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J Exp Child Psychol. 1995 Apr;59(2):299-316.

Verbal and facial measures of children's emotion and empathy.

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  • 1Department of Psychology, Simon Fraser University, Burnaby, British Columbia, Canada.

Abstract

The purpose of this study was to assess the relationship between two theoretically distinct aspects of children's emotional responses (Lewis & Michalson, 1983), their emotional experience (via verbal report) and emotional state (via nonverbal expression), in response to emotion-evoking stimuli. A related objective was to assess the concordance of these two verbal and nonverbal measures as indices of empathy, i.e., affective responses consistent with those of stimulus persons. Facial expressions of 60 10-year-old girls were unobtrusively videotaped while they individually viewed six stimulus vignettes. Half of these children pressed a button to indicate awareness of emotional arousal while viewing stimuli; half served as controls. Results indicated that emotional and empathic responses were not affected by the button press procedure, or by a social desirability response set. Expressive responses at button presses were microanalytically analyzed using AFFEX. Postviewing interviews assessed children's reported emotions and the affect match (empathy) between children's reported emotion for themselves and stimulus characters. Results indicated modest associations between the emotions children reported and those facially displayed and similar associations between children's verbal and facial empathy scores. Results address the concurrent validity of different measures of children's emotions, and contribute to the small number of extant multimethod studies on children's emotional responses and empathy.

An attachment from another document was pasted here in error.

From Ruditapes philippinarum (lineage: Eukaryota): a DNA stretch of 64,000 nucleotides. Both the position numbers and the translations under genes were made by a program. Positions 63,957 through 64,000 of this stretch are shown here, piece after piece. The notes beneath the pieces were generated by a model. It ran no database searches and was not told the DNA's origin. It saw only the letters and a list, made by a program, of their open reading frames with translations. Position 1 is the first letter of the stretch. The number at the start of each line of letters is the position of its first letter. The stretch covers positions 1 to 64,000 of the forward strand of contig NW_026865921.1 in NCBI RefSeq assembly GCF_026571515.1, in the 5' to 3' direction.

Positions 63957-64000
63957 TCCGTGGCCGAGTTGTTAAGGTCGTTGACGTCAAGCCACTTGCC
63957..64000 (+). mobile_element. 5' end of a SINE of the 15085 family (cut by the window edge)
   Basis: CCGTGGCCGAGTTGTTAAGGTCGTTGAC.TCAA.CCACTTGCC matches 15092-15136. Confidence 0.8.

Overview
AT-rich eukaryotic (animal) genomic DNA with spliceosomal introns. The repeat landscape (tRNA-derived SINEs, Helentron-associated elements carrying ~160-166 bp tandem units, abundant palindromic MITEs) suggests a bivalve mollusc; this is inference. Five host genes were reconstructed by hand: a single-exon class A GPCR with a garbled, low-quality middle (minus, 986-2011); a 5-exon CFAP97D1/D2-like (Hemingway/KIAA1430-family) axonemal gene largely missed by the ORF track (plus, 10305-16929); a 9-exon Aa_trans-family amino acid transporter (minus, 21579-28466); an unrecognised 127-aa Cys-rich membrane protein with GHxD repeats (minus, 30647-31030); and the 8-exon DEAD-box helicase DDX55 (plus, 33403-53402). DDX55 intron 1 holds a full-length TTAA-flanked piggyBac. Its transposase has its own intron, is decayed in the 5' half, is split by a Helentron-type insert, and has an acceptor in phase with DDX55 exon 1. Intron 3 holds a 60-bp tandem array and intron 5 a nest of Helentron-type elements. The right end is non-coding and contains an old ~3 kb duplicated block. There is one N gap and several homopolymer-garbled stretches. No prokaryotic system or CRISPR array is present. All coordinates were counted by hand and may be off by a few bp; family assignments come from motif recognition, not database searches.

PMID:
7722437
DOI:
10.1006/jecp.1995.1013
[PubMed - indexed for MEDLINE]
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